John Day, MD, PhDJohn Day, MD, PhD
Interim data from the phase 3 STR1VE study demonstrate positive benefits, including longer survival rate and motor function improvements in patients with spinal muscular atrophy (SMA) Type 1 who received onasemnogene abeparvovec-xioi (Zolgensma; AveXis), as known as AVXS-101, compared to the general population.  
 
Of the 19 patients who reached age 13.6 months at data cutoff, 17 (89.5%) were surviving without permanent ventilation compared with 25% survival in untreated natural history.  
 
Data was presented by John Day, MD, PhD, professor of neurology, University of Stanford, during the virtual Clinical Trials Session of the 2020 Muscular Dystrophy Association (MDA) Clinical and Scientific Conference on March 24, 2020.  
 
Onasemnogene abeparvovec-xioi, at the time of its approval, was the only gene therapy FDA-approved for SMA to include patients who are presymptomatic. Zolgensma was approved in May 2019 for the treatment of SMA in pediatric patients <2 years of age with mutations in the SMN1 gene.  
 
STR1VE is a phase 3, open-label, single-arm, single-dose gene replacement therapy clinical trial (NCT03306277) for patients with SMA Type 1 with 1 or 2 survival motor neuron 2 (SMN2) copies. Inclusion criteria for those in the study had biallelic SMN1 mutations, no tracheostomy or current use for non-invasive ventilatory support averaging >6 hours a day, and showed no signs of aspiration on a formal swallowing test and ability to tolerate non-thickened liquids based on a formal swallowing test.  
 
The trial included 22 patients, who received a 1-time intravenous (IV) administration of onasemnogene abeparvovec at the therapeutic dose. Patients included in the study were aged <6 months at time of dosing.  
 
READ MORE: Intrathecal Zolgensma Shows Early Efficacy in SMA
 
Researchers used achievement of independent sitting for at least 30 seconds (time frame: 18 months of age visit) and event-free survival (time frame: 14 months of age visit) as primary outcome measures. Event-free survival was defined by the avoidance of combined endpoint of either death or permanent ventilation.  
 
Permanent ventilation was defined as tracheostomy or the requirement of ≥ 16 hours of respiratory assistance per day for ≥ 14 consecutive days in the absence of an acute reversible illness, excluding perioperative ventilation. Researchers viewed permanent ventilation as a surrogate for death.  
 
Secondary end points of the study included ability to thrive and ventilatory support independence through 18 months. Unanticipated treatment-related toxicity of Common Terminology Criteria for Adverse Events (CTCAE) grade 3 or higher were among the safety outcomes measured.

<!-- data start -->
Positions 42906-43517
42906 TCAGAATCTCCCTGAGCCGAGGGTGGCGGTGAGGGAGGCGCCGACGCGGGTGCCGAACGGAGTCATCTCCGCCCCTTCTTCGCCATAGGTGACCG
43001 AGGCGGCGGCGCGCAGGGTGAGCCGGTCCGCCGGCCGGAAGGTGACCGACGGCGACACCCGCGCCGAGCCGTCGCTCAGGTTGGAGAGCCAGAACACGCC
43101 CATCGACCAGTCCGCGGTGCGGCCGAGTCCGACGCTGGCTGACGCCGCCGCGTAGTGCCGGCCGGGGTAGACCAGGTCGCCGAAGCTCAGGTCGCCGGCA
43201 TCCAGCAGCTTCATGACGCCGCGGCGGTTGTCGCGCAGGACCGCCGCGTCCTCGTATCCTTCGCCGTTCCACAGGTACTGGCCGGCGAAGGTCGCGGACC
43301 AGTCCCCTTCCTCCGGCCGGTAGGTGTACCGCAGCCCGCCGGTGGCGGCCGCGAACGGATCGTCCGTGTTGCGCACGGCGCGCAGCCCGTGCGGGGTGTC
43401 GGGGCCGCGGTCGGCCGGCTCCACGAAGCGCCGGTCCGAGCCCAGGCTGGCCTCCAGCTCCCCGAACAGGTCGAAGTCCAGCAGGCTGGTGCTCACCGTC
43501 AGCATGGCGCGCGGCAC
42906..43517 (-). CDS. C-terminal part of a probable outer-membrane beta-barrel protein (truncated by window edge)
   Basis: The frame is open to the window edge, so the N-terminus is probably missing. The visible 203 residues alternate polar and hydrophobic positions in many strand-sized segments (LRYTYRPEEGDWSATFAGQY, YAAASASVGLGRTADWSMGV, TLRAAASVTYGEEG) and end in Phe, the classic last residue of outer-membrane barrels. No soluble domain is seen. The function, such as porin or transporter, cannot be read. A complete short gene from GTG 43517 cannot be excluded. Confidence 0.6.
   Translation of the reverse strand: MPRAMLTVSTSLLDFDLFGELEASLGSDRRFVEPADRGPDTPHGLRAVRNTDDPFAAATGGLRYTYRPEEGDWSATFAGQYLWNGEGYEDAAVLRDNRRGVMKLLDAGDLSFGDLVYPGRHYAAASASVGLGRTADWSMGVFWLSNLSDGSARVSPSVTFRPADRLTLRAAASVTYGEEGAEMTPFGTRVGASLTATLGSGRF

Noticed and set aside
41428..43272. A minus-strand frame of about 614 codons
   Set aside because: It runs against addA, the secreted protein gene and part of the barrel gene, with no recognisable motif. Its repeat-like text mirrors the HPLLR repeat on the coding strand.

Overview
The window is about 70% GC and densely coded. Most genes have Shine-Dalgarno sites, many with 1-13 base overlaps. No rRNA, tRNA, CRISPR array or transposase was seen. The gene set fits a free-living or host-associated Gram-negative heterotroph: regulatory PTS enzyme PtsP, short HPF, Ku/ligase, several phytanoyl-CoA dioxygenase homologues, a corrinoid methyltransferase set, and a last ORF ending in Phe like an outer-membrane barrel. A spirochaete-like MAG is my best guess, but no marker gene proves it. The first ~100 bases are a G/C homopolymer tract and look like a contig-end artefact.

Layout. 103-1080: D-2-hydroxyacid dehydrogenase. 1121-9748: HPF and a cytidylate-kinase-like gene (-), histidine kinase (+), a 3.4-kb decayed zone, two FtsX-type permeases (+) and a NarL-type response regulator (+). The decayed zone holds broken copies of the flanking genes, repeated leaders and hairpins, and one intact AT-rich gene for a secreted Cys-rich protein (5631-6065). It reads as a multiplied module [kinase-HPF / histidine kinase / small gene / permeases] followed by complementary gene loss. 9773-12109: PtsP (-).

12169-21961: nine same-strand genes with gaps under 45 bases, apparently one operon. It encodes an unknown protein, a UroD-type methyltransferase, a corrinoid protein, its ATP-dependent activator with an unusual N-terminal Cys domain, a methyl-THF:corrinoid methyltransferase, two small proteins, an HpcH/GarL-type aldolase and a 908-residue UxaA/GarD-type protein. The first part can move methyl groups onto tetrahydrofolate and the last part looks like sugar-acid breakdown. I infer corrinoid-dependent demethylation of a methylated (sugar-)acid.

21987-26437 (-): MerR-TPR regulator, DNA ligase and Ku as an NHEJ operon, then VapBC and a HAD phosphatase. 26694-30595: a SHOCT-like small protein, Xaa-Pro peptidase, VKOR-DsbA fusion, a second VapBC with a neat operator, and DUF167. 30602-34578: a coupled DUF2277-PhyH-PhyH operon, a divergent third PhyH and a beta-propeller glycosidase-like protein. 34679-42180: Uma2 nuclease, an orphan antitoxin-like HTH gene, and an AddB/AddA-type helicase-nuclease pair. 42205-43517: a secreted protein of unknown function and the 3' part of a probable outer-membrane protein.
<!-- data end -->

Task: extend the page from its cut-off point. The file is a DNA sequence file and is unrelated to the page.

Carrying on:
Of the 22 patients included in the study, 13 (59.1%) achieved developmental milestone of functional independent sitting for >30 seconds at the 18 months of age study visit (P <.0001 vs Pediatric Neuromuscular Clinical Research network). Additionally, a fourteenth patient achieved the milestone of sitting independently for 30 seconds at 16 months of age, but this milestone was not confirmed at the Month 18 visit.  
 
At 18 months of age, 20 of 22 (90.9%) were surviving free of permanent ventilation. Prior to data cutoff at 13.6 months of age, 1 patient died at age 7.8 months due to respiratory failure that was not considered related to onasemnogene abeparvovec treatment. Additionally, 1 patient withdrew consent at 11.9 months of age. That patient also required permanent ventilation at 11 months.  
 
The absence of non-invasive ventilatory support at any point during the study occurred in 15 of 22 patients (68.2%). At 18 months of age, 18 of the 22 patients (81.8%) did not use ventilatory support (as assessed by Trilogy Bilevel Positive Airway Pressure data alone). Of the 22 patients included in the study, 9 (40.9%) achieved the co-secondary end point of the ability to thrive at 18 months of age (97.5% CI, 18.6–66.4; P <.0001).  
 
Each patient recorded at least adverse event (AE), while AEs related to onasemnogene abeparvovec were found in 12 patients (54.5%). Serious AEs were recorded in 10 of the 22 patients (45.5%). As previously stated, one patient died due to respiratory arrest, unrelated to onasemnogene abeparvovec.  
REFERENCE:  
Day J, Chirboga C, Crawford T, et al. Onasemnogene abeparvovec-xioi gene therapy for spinal muscular atrophy type 1 (SMA1): phase 3 US study (STR1VE) update. Presented at: 2020 MDA Clinical & Scientific Conference. Abstract 40